WhimSicAL LusH

What do you do?

I’m a full time freelance multidisciplinary artist, illustrator and designer based in Dundee. I have been working under the name WhimSicAL LusH since 2011. On a day to day basis I create unique, quirky illustrations that feature on ranges of prints, stationery, homeware and more. I also work to commission with individuals and businesses and help them tell their stories too – via illustration.

I love public art and am really proud that my first permanent public art piece was Dundee’s Discovery Walk (15 illustrated bronze plaques set in the pavements of Dundee’s new waterfront). I have also painted a door for the fab Open/Close Dundee project and earlier this year I created and installed a large wooden diorama mural for NHS Tayside, which was unveiled just before lockdown.

My work has featured in several solo and group exhibitions across the UK and there a number of shops and galleries throughout Scotland stocking my work. I regularly pop up at art events and markets throughout the year and sell online via my Etsy shop.

How are you connected to Wild in Art?

I’ve been part of several of the Wild in Art art trails up here in Scotland, including both Oor Wullie’s Bucket Trails and Maggie’s Penguin Parade, where I was Art Director and trail artist too. I also painted an elephant for the Big Stampede in Hamilton.

What did you like about the designs you have picked out on Wild in Art world?

I loved Leah Hayler’s floral pig. So pretty and delicate. I was just waiting for a bee to come buzzing in and land on a flower! Donna Newman’s ‘Dog Tired’ in his PJs and bunny slippers is just too cute. As is Traci Moss’ flying pig wallaby and her other wallaby with her wee joey that looks like a doll. They are all adorable and I think the kids would love them a lot.

The details in Shona Heaney’s Lighthouse are brilliant and really tell a story with the skeleton and horses under a seriously moody sky. Gill Ward’s Christchurch Penguin is super sweet and Anja Perry Art’s penguins have a dreamy feel about them with the flowing colours and textures.

Areeve Bhurke’s Liverpool Penguin has splendid rainbow wings and Donna Newman’s Robin is so clever in the way she turns the sculpture into the Little Red Riding Hood character.

What does art and creativity mean to you?

It’s part of me.
It’s adventure and exploration.
It’s a way to connect with the world and interact with others.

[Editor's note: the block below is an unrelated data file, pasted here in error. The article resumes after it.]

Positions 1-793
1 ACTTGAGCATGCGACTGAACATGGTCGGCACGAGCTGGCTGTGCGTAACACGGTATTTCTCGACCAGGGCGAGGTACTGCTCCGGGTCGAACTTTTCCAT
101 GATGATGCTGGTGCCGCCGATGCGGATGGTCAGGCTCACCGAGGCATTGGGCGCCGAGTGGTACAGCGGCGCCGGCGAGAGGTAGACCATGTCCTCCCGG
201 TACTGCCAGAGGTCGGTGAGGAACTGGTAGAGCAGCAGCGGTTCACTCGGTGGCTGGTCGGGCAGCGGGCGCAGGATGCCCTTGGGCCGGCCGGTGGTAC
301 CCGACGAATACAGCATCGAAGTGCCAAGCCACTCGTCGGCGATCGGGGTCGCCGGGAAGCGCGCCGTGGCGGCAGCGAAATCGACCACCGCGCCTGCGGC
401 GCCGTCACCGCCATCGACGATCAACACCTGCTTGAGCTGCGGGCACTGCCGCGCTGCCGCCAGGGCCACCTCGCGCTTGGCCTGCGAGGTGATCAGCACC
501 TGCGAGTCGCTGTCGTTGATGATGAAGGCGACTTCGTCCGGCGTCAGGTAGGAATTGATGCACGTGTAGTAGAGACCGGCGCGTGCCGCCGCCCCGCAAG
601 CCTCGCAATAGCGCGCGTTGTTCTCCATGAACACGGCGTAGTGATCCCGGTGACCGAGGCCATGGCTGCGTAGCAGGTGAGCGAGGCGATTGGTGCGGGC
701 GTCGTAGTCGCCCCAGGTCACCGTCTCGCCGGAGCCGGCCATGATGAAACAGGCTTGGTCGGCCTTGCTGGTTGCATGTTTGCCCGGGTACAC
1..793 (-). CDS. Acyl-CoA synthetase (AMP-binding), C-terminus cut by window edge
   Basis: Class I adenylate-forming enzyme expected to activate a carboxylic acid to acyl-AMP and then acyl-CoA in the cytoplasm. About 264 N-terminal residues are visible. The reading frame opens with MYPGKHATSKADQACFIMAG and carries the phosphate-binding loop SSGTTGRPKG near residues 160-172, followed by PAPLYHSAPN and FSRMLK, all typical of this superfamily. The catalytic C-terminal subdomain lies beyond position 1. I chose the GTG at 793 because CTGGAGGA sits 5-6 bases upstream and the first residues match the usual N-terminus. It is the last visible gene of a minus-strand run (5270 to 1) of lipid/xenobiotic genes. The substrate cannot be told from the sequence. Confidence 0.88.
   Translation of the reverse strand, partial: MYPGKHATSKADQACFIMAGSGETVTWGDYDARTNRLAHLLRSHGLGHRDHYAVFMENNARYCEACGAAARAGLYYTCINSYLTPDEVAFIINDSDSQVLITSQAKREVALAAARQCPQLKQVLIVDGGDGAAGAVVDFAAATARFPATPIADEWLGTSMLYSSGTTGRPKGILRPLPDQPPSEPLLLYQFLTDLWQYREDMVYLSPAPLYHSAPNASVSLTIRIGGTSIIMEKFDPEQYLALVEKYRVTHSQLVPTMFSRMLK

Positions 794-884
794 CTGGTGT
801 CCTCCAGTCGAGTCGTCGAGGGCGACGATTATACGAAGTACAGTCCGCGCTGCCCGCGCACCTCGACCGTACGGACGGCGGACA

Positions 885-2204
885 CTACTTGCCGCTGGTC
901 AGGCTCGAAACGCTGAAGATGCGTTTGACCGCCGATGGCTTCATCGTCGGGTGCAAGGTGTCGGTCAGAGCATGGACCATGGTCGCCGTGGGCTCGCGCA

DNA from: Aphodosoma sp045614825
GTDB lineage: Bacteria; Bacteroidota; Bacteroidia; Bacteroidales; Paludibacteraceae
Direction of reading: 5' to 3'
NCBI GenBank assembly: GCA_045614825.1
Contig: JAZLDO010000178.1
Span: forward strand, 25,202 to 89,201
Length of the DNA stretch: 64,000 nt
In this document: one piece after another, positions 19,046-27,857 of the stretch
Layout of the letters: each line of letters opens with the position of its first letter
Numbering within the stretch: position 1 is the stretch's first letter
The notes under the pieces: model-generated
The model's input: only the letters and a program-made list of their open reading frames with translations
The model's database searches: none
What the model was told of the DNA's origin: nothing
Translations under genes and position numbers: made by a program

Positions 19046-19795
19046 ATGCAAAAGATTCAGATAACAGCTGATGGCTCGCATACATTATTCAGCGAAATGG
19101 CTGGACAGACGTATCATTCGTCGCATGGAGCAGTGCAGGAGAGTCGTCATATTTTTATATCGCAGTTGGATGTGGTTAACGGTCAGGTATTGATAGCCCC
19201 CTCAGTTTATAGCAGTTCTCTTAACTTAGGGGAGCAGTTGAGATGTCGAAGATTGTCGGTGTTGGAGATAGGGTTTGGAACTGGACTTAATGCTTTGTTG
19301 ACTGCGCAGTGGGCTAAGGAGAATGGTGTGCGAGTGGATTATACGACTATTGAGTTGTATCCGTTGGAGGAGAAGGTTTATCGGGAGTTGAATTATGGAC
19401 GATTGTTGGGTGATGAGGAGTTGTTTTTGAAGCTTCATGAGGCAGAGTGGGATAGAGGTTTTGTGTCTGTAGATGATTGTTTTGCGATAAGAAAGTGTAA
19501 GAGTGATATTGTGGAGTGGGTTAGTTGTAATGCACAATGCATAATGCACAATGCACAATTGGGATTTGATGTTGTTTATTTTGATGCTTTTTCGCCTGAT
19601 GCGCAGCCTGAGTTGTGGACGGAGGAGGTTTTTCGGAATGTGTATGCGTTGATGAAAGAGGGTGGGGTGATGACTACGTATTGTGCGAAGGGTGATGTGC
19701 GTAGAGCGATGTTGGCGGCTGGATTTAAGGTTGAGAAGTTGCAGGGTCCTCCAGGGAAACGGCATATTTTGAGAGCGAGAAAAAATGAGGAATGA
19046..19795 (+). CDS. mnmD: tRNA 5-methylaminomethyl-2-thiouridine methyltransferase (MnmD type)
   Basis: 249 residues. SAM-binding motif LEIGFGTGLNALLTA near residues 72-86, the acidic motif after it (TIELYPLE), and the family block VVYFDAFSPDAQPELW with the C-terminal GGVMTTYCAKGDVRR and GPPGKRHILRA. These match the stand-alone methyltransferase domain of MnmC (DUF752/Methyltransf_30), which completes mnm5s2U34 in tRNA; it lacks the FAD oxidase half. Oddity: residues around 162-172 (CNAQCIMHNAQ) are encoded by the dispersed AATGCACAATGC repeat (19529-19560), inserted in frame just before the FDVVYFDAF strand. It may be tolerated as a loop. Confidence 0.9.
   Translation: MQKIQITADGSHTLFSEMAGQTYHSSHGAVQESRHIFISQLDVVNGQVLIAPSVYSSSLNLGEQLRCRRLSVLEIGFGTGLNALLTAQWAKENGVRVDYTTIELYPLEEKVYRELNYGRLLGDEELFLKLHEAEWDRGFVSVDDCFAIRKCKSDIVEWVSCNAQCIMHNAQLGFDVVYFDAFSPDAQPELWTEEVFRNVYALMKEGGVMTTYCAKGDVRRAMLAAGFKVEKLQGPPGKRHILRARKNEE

It’s a way to communicate without words.
It’s a way to encourage people to think.
It’s a way to help others.

Who or what has the greatest influence on your work?

Nature, especially plants, is a huge influence and constant inspiration. I grew up in the countryside, surrounded by plants and animals and it influences a lot of my work. Recreating nature in my work gives me a sense of calm as when wandering through woodland or sitting next to a river. I love that zone.

Also artists like Brian Froud and Arthur Rackham are massive inspirations. They, like me, are all about the little details in life that are so often missed because we’re in such a hurry. I love their take on nature.

What was your journey to working in the creative industries?

I have been making marks since I was a wee tot, whether it was with fingers in sand or with fancy pens as an adult. I became a full time artist in 2011 after working with children and their families for several years. I always used art to help with communication and as a therapeutic tool.

Due to my health, I had to assess my career path and I chose to follow my heart and explore something that has always been a huge part of my life. It was a scary decision to become a full time creative as it’s not always secure in terms of income but it was the best decision I have ever made.

It does require a lot of self motivation and I have to be strict with myself when it comes to admin and accounting, but being my own boss is just brilliant. I’ve never been a 9-5 type, so it suits me to be able to set my own hours, which are occasionally all night when there are project deadlines looming!

What advice would you give to budding artists?

Explore what makes you tick. What inspires you? Look up other artists and interact. Get involved. Ask questions. Share your work. Draw and create every day if you can. Challenge yourself.

What is the best thing about being involved in a Wild in Art event?

The community that surrounds it. I adore working with the other artists and helping them with their creations. I really love painting the sculptures myself too. I enjoy working as part of a team to make the trails happen. It’s probably one of the hardest things I’ve ever done, it’s exhausting, but also the most rewarding too.

I love the response the trails get from the public, I love watching children and families enjoying all the artwork and interacting with everyone on social media. Working with local businesses, who sponsor sculptures, can be fun as some of them have never worked with creatives before.

Then at the end of it all we raise money for brilliant charities like The ARCHIE FoundationGlasgow and Edinburgh Children’s Hospital charities and Maggie’s Centres and see them use that money to help people.

Where can people find out more about your work?

If you look up WhimSicAL LusH you should find me! My website/blog is at www.whimsicallush.co.uk
My shop is on Etsy, just search for WhimSicAL LusH (or check out ‘Shops & Treats’ on my website).
I’d love you to join me on all my adventures too over on Instagram, Twitter & Facebook @whimsicallush.